Laura Hamilton, an associate professor of sociology at the University of California, Merced, began studying a group of college women and their families back in 2004, embedding herself in the dormitory of a midwestern college and later writing about her qualitative research in two books, Paying for the Party and Parenting to a Degree. As Hamilton explained in a 2016 Atlantic article adapted from the latter book, involvement by the parents varied. Some parents, often those without college experience themselves, had a hands-off approach to their kids’ higher education, while other parents were more involved. Among the most highly involved parents, some helped their kids navigate the school bureaucracy so they could later enter into graduate programs or a solid entry-level job requiring a degree. Others were highly involved with their daughters’ social lives, assuring that they were well-positioned to find wealthy husbands. “The Mrs. degree is alive and well,” Hamilton told me. (Read More...)

The 5 Biggest Higher Education Tech Trends in 2016

Authored by Meghan Bogardus Cortez

EdTech

This year was ripe for higher ed innovation. Just take a look at coverage from EDUCAUSE, which highlights the trends that have flourished in 2016. Colleges across the country have transformed learning spaces, advanced their libraries technologically, and bolstered campus security.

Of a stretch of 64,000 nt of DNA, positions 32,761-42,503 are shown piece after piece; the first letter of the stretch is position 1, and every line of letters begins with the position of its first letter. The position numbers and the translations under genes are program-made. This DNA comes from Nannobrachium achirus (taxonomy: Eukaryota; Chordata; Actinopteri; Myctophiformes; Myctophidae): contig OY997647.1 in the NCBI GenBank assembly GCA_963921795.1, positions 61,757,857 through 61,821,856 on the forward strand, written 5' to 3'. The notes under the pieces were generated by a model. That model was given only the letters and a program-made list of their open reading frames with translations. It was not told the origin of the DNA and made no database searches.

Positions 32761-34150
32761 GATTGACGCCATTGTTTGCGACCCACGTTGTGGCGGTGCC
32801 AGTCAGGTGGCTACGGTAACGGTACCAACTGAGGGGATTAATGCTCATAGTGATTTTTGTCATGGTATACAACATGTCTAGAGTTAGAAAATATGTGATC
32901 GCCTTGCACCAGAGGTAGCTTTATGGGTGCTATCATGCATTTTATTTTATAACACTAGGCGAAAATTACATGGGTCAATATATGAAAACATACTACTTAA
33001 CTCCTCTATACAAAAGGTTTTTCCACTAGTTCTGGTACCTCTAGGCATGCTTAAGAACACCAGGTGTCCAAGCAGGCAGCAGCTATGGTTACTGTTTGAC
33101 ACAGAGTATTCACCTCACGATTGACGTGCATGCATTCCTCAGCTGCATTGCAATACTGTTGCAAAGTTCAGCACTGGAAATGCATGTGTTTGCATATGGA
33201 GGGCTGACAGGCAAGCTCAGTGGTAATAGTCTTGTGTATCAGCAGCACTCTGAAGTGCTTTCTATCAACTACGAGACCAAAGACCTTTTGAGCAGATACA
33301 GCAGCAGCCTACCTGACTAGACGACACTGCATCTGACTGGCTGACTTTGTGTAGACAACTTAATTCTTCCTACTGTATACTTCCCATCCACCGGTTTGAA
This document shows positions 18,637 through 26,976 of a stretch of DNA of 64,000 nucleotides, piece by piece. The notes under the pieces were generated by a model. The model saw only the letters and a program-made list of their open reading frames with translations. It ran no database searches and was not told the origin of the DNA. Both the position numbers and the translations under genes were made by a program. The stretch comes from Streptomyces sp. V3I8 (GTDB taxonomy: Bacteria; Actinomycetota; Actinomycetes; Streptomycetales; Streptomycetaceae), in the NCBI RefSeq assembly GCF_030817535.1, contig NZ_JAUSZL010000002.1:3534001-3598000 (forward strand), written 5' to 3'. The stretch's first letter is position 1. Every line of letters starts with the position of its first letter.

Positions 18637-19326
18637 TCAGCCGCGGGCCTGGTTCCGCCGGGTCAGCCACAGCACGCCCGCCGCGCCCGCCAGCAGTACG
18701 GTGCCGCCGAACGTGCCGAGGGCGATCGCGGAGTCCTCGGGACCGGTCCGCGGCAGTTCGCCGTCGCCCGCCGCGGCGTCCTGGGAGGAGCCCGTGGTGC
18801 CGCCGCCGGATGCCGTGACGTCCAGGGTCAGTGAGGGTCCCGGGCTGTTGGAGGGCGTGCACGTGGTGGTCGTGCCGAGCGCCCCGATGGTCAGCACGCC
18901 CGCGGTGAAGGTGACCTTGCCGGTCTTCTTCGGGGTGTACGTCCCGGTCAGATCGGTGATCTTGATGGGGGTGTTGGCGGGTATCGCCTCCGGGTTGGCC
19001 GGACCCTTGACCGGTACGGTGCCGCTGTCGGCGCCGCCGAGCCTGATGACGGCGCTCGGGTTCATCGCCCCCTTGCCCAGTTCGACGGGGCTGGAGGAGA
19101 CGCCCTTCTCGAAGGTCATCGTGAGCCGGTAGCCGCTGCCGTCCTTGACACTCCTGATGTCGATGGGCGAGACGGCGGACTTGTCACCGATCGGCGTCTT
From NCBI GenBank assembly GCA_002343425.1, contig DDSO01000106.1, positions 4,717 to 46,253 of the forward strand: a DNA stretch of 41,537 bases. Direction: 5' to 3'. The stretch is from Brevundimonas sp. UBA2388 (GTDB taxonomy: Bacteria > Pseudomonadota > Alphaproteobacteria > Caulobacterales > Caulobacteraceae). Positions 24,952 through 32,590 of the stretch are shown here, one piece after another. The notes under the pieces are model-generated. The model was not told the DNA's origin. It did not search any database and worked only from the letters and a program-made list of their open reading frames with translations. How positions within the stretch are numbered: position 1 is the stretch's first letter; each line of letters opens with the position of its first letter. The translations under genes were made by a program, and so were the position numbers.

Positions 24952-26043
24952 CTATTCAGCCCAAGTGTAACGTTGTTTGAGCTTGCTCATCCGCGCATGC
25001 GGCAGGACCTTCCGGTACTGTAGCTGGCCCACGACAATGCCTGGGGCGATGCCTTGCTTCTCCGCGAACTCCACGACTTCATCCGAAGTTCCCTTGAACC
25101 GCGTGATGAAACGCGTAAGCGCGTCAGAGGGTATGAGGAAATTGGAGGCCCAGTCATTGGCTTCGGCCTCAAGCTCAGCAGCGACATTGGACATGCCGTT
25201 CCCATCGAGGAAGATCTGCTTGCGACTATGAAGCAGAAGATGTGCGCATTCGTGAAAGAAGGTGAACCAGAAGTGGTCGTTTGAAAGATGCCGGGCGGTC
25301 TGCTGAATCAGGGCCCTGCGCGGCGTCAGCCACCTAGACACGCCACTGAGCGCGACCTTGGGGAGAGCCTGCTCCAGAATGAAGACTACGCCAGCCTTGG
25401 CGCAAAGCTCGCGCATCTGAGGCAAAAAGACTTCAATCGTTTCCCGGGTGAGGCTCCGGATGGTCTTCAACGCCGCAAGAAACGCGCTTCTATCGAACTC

Along with increases in cloud adoption, the rise of virtual reality and stronger cybersecurity programs, here’s a look back at the biggest higher ed tech trends of 2016.

1. Understanding the Power of Data

This year, data has been a huge factor for a lot of industries, higher education included. Tech decision-makers on a number of campuses have started to examine where data might fit into daily operations.

Data has also powered some significant positive changes across campuses. At Middle Tennessee State Universitypredictive analytics fueled by student data have helped advisors to bring their retention rate up to 95 percent.

University of Maryland University College has made analytics an integral part of their operations, and because of it they could reduce marketing spending by 20 percent.

It turns out students actually don’t mind that universities are collecting more information on them than ever before. Ninety-eight percent of student respondents to an Ellucian survey said they want their schools to use their personal information to improve the overall college experience.

A KPMG survey found that 41 percent of universities were using data for forecasting and predictive analytics. This number is only expected to rise next year, with EDUCAUSE naming data-informed decision-making and predictive analytics to improve student success to their 2017 Top IT Issues list. (Read More...)

Talent and Technology Are Keys to Higher Ed Success

Authored by Joanna Young

EdTech

The list of challenges facing higher education is long: At the top are state disinvestment, increasing competition for research dollars, price pressure, Title IX and new market entrants. Yet our economy depends on the success of higher ed institutions; a well-educated workforce is critical to the U.S. economy.